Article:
Course Description:This course provides an overview of theory, research and action in urban community development, housing, and related policies. It will mostly focus on U.S. examples, but students are welcome to focus on international examples in their assignments. It is a core course in the graduate programs in Community Development & Action and Community Research & Action. The course helps students understand the context in which community development work operates (i.e., public policy, structures of disadvantage, and economics). Theory around the nature of urban development, neighborhood change and community organizing/development will be discussed as they pertain to the practical knowledge and skills needed to operate effectively in the broad field of urban community development. Community aspects of crime and crime prevention, the New Urbanist movement in planning and architecture, and participatory planning and design will also be addressed.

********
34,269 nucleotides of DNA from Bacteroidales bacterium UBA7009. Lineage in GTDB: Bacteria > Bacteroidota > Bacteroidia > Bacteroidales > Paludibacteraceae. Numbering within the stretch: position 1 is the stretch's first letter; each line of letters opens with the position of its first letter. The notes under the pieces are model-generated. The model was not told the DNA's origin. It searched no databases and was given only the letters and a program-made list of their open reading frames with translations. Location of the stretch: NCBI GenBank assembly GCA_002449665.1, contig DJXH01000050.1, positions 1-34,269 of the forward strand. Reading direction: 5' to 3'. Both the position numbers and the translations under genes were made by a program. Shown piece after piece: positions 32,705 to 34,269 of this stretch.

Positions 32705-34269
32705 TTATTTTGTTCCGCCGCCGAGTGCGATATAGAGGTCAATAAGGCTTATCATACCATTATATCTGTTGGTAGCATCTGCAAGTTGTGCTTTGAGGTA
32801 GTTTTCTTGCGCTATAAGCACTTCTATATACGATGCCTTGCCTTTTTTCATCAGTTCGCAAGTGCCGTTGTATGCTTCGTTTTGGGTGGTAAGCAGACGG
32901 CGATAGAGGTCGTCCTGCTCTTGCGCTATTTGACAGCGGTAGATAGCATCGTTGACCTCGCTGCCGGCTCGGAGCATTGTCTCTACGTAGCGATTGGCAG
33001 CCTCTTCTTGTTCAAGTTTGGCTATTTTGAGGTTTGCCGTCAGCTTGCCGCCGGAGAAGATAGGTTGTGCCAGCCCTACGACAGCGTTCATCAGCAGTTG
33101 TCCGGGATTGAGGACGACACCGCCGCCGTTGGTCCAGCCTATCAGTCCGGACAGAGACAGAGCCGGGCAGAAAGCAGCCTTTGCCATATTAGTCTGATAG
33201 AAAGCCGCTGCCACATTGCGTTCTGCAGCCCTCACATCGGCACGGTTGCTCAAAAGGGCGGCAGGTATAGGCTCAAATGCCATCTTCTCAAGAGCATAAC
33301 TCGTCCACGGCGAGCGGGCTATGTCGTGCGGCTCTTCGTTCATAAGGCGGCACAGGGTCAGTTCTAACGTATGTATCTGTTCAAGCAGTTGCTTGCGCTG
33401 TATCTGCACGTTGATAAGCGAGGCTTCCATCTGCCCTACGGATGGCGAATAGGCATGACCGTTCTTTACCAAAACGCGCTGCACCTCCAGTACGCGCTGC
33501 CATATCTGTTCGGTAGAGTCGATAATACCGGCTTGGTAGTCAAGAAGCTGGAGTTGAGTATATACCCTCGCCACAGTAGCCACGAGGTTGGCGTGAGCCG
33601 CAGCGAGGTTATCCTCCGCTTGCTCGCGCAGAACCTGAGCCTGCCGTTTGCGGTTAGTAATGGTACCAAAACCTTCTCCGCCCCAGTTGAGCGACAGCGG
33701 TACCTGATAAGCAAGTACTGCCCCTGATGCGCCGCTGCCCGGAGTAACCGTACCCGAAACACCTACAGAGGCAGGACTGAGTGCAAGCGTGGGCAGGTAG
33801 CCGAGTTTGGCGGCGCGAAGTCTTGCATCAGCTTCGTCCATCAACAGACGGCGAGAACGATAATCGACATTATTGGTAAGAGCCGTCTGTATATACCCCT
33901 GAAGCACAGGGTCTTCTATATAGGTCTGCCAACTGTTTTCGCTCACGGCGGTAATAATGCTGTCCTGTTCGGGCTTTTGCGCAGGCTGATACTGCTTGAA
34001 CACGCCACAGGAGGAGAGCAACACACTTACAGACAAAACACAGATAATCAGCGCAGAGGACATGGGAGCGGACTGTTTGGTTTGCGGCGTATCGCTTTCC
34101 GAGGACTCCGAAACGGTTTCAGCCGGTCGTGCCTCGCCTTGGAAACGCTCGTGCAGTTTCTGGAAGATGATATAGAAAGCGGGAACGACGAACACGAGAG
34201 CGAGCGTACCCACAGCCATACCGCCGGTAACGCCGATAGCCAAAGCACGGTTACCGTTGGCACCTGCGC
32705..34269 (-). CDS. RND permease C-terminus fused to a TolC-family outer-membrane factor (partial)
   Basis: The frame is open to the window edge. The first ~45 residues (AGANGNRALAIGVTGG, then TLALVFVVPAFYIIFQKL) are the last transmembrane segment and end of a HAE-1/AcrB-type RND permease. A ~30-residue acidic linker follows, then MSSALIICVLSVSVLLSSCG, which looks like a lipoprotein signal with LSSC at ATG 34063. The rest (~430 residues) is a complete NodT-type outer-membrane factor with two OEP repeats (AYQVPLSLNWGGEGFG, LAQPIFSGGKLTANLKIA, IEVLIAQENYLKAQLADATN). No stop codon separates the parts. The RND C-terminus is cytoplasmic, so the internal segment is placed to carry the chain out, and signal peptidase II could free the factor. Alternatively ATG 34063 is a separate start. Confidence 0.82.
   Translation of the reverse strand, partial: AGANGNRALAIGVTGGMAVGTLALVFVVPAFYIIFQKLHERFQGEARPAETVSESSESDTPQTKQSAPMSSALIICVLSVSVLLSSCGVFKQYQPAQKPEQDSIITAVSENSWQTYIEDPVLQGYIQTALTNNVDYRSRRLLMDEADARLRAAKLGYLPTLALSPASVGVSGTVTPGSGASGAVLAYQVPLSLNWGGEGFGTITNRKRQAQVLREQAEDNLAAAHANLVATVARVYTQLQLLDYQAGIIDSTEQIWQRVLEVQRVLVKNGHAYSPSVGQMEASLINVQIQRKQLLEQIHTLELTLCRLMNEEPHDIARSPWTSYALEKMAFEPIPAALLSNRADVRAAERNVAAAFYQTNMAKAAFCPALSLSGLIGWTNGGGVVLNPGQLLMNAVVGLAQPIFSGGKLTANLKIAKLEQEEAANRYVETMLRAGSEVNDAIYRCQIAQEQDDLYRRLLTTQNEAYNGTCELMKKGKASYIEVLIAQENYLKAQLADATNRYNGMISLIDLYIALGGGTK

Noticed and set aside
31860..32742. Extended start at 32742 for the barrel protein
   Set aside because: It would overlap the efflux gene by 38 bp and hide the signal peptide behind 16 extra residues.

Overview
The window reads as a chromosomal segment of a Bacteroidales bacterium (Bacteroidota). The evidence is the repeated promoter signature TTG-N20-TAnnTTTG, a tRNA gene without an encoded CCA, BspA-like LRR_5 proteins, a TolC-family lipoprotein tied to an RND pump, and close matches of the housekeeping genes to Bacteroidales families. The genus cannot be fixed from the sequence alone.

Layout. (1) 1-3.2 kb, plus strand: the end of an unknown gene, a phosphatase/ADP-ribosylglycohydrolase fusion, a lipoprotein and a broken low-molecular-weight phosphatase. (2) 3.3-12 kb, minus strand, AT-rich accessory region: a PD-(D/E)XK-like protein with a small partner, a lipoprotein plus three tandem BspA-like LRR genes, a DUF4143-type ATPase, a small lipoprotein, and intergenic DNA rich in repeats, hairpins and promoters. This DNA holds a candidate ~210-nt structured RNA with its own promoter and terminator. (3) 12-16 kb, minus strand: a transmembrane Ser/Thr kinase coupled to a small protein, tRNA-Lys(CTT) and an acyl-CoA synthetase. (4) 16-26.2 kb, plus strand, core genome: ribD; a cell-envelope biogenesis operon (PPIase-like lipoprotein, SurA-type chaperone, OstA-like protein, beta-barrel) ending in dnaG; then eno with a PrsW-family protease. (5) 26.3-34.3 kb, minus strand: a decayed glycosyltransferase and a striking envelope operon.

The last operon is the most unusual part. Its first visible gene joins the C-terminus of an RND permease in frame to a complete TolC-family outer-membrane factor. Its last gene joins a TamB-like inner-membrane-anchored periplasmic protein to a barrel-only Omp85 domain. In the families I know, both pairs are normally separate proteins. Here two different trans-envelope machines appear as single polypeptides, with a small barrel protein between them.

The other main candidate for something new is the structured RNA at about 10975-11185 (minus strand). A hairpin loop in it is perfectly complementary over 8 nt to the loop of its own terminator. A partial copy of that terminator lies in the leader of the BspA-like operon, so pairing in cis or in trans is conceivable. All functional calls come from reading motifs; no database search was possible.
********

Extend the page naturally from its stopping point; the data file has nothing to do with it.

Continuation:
Course Goals:By the end of this course, we hope you will be able to do the following:
(3) Understand the impact that urban public policy is having on communities and development
in urban areas across the United States, surveying a range of domains
(4) Produce and present two seminar papers demonstrating an in-depth understanding of different community development or urban policy topics
(5) Complete a community development research project and contribute to a report analyzing the results of the project [see below; more information will be provided].
(6) A major goal of this course is to prepare students for work in the complex field of community development occurring in cross-cultural settings, and in organizations characterized by diversity, or in institutional contexts which serve a culturally diverse clientele.
Course Format:Class meetings will be run as a seminar in which the instructor and individual students will lead class discussion of the readings and encourage questions on and debate of those topics. There will be visiting speakers and team work in the field. Lectures will typically be short and set the context for discussion. The readings for the day on the schedule are to be read before the class period for we want you to be prepared to participate in the discussion.
The term project will also be planned and discussed periodically in class. The exact schedule of topics and reading assignments may change. Be aware of any changes. If you do not think you can keep up with the readings, attend class regularly, and participate fully in the class project, you should drop the class now.